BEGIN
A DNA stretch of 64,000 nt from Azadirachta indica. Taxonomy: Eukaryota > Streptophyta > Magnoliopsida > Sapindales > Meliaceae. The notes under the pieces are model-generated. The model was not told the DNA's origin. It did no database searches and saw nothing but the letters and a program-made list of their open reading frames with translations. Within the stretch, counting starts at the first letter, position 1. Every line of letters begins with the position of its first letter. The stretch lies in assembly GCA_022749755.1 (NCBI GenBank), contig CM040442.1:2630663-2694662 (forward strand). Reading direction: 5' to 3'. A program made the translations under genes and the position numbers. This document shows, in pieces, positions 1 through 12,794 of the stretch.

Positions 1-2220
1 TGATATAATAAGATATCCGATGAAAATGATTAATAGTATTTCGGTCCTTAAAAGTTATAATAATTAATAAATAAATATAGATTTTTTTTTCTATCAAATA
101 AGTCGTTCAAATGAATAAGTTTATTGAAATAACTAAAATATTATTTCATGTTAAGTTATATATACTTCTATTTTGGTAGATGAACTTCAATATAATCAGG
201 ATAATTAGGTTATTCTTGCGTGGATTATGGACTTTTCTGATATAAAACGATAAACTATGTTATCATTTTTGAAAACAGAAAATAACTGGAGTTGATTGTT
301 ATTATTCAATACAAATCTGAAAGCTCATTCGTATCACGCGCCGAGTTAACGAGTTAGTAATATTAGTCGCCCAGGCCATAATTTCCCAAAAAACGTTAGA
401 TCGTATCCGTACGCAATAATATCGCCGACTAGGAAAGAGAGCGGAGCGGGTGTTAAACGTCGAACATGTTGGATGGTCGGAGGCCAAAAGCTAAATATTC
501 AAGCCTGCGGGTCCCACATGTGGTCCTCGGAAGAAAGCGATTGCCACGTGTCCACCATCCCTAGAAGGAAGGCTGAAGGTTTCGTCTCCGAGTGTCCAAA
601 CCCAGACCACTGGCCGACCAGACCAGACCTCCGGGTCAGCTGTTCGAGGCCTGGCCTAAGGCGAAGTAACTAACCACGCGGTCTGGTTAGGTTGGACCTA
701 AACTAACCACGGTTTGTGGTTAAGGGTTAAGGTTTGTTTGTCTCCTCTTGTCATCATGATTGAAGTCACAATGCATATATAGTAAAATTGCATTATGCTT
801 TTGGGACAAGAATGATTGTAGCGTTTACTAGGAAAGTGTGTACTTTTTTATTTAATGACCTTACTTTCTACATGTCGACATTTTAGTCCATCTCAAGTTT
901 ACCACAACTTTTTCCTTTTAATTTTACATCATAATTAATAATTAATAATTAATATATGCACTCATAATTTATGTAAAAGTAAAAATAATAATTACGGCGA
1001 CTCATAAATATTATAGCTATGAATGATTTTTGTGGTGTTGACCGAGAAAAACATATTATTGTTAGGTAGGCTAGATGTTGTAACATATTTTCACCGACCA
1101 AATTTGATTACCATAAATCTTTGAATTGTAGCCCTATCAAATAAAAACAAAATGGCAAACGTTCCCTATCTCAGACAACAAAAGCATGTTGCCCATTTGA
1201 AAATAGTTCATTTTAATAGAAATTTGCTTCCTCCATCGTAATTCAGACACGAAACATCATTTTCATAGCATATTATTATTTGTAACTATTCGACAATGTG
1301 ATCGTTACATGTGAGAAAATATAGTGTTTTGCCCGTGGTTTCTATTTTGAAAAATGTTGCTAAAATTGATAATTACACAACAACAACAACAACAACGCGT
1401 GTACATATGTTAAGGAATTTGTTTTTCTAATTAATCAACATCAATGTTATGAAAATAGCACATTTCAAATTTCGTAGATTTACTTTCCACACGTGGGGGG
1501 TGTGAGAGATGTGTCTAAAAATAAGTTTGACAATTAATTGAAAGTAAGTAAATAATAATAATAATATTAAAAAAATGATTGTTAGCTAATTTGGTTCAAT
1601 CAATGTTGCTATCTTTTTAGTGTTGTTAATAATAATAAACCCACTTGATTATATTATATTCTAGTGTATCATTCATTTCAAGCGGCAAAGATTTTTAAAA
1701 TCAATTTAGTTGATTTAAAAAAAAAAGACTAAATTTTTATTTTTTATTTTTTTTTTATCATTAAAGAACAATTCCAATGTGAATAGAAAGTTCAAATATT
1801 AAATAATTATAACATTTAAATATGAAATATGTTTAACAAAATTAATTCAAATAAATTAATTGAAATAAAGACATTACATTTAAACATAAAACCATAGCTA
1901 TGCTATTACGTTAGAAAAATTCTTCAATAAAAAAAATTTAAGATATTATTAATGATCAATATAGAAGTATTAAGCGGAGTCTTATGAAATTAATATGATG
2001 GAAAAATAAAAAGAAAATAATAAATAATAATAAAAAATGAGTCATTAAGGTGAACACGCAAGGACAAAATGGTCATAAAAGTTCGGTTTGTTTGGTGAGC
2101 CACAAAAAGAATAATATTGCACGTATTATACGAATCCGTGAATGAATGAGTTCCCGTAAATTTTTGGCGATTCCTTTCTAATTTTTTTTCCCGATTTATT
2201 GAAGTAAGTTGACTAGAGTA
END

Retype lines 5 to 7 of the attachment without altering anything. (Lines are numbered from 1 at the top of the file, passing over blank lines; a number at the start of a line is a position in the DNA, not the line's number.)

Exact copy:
201 ATAATTAGGTTATTCTTGCGTGGATTATGGACTTTTCTGATATAAAACGATAAACTATGTTATCATTTTTGAAAACAGAAAATAACTGGAGTTGATTGTT
301 ATTATTCAATACAAATCTGAAAGCTCATTCGTATCACGCGCCGAGTTAACGAGTTAGTAATATTAGTCGCCCAGGCCATAATTTCCCAAAAAACGTTAGA
401 TCGTATCCGTACGCAATAATATCGCCGACTAGGAAAGAGAGCGGAGCGGGTGTTAAACGTCGAACATGTTGGATGGTCGGAGGCCAAAAGCTAAATATTC